Archeology - Visit to Bolt’s Farm [fr]

In 2006, a partnership between CNRS and Ditsong National Museum of Natural History in Pretoria led to the creation of a French-South African scientific research team. Named HRU (Hope -Hominid Origins and Past Environments- Research Unit), the team works on the sites of Bolt’s Farm, located in the archeological area of Cradle of Humankind where remains of fossil hominids were found on various Unesco world heritage sites.

During the excavations, HRU discovered fossil deposits aged from 0,9 to 4,5 million years, representing the longest chronological sequence in Southern Africa. These paleontological deposits will help researchers to understand the evolution of the environment and the impact played by climate change on wildlife. They also hope to better understand the migratory relations between this area and Eastern Africa, partially responsible for the observed biodiversity.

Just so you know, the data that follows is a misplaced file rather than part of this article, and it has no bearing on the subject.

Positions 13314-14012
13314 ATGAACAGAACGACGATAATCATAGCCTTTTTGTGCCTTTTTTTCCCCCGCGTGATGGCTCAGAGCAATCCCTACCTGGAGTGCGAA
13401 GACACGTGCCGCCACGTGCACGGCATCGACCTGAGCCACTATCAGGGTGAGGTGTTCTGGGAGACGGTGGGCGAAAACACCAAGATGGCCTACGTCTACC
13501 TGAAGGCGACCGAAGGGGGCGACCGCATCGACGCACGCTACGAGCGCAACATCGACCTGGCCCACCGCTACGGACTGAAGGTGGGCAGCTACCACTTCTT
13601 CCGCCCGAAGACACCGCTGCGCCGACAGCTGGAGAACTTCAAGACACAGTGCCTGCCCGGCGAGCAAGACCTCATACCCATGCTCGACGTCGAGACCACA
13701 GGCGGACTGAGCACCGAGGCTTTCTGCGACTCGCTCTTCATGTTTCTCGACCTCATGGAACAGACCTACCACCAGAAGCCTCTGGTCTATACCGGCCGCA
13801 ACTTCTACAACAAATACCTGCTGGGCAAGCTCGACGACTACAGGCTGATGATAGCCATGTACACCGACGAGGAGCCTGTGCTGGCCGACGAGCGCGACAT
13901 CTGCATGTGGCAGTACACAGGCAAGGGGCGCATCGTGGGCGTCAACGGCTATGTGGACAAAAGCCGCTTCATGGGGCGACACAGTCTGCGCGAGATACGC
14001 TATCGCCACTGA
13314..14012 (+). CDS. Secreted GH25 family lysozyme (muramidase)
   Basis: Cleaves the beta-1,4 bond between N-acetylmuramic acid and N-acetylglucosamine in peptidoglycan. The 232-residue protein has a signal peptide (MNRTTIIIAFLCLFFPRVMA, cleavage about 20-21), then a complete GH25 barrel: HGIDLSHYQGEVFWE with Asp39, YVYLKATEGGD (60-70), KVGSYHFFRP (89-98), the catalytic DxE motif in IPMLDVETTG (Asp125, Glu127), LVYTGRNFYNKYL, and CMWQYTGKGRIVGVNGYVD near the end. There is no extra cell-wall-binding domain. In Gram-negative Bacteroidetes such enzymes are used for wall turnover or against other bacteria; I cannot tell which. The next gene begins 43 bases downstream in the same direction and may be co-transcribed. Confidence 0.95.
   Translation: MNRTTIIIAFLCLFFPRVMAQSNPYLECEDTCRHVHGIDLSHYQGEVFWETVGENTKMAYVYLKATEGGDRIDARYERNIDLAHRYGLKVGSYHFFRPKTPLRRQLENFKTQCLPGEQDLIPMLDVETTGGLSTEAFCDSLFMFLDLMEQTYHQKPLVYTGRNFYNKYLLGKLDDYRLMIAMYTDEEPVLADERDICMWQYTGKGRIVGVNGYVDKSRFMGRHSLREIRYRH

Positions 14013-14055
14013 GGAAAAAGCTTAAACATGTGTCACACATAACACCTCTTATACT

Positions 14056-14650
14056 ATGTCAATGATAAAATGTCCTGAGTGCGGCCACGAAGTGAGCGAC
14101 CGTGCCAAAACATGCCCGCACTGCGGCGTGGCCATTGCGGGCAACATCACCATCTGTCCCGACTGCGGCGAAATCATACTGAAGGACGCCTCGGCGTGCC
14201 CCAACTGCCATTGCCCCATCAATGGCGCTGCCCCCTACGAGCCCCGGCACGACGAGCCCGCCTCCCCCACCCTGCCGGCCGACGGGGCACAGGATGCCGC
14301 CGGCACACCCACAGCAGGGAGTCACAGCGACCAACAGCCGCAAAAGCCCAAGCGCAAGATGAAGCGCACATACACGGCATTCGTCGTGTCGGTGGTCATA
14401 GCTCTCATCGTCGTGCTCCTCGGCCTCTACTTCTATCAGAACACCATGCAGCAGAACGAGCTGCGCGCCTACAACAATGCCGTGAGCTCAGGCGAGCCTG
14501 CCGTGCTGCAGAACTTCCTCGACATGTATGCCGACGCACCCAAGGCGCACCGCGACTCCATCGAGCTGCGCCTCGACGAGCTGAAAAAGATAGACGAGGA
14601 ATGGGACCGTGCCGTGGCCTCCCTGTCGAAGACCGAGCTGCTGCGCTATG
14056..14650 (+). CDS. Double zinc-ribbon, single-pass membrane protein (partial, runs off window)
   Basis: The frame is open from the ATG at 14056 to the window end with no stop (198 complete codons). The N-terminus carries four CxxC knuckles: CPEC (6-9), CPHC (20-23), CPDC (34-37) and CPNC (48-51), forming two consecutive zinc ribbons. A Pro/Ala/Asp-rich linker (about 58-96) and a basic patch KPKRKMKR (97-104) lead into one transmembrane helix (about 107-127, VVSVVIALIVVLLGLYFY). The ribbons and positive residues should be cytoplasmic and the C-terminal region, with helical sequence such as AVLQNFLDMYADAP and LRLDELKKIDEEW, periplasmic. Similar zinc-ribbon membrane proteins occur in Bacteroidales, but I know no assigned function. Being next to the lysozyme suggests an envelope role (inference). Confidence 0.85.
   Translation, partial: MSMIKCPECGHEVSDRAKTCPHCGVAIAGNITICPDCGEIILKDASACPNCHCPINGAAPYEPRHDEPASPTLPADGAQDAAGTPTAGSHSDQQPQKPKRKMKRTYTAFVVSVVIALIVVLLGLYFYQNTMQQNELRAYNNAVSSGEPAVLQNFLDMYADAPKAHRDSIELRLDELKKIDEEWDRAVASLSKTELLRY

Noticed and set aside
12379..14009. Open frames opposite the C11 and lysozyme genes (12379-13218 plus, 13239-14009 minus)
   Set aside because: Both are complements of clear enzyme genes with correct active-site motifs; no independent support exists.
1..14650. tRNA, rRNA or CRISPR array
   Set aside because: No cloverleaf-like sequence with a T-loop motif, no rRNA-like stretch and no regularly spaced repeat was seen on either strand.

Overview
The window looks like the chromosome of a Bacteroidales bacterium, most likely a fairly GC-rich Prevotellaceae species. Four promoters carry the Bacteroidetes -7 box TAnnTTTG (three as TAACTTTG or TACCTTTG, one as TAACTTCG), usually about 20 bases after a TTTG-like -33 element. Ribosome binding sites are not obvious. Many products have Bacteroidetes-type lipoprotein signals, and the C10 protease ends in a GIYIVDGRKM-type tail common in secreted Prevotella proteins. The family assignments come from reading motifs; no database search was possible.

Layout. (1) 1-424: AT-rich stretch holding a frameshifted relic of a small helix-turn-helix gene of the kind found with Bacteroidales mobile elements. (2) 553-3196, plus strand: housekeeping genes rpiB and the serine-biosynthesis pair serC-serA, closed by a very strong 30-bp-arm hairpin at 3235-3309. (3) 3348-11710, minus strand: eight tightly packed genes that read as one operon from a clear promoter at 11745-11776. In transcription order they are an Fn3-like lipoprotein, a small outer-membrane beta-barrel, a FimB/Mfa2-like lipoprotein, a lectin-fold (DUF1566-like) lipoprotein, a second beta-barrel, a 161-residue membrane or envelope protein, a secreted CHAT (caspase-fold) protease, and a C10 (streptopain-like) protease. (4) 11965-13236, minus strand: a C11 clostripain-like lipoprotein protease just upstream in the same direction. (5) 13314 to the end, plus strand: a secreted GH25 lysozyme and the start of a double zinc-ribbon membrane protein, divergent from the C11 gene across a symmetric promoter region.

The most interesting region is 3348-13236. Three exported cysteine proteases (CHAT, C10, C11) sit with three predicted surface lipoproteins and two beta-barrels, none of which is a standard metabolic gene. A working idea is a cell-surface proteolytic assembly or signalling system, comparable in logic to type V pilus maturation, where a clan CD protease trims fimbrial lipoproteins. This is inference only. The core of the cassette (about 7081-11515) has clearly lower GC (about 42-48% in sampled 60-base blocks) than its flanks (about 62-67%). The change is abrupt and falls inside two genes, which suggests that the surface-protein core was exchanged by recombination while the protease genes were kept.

Archeology - Visit of Bolt's Farm
Archeology - Visit of Bolt's Farm
Archeology - Visit of Bolt's Farm
Archeology - Visit of Bolt's Farm

On 23 October 2014, Ambassador Barbier and Frank Marchetti, head of cooperation and cultural affairs, visited the archeological site of Aves Caves, dated between 3 and 2,5 million years. It was a good opportunity for them to understand the complexity of Cradle of Humankind karst sites’ geology. Dominique Gommery, director of research at the CNRS (UPR 2147 – Dynamics of the human evolution), presented to them the excavation techniques and some of the fossils discovered on the site, as well as the various additional activities (study of the fossil material, geology, dating, isotopic analysis) that will help recreate the site’s history (how geological deposits and animal remains accumulate) and the environment at the time.

publie le 11/11/2014

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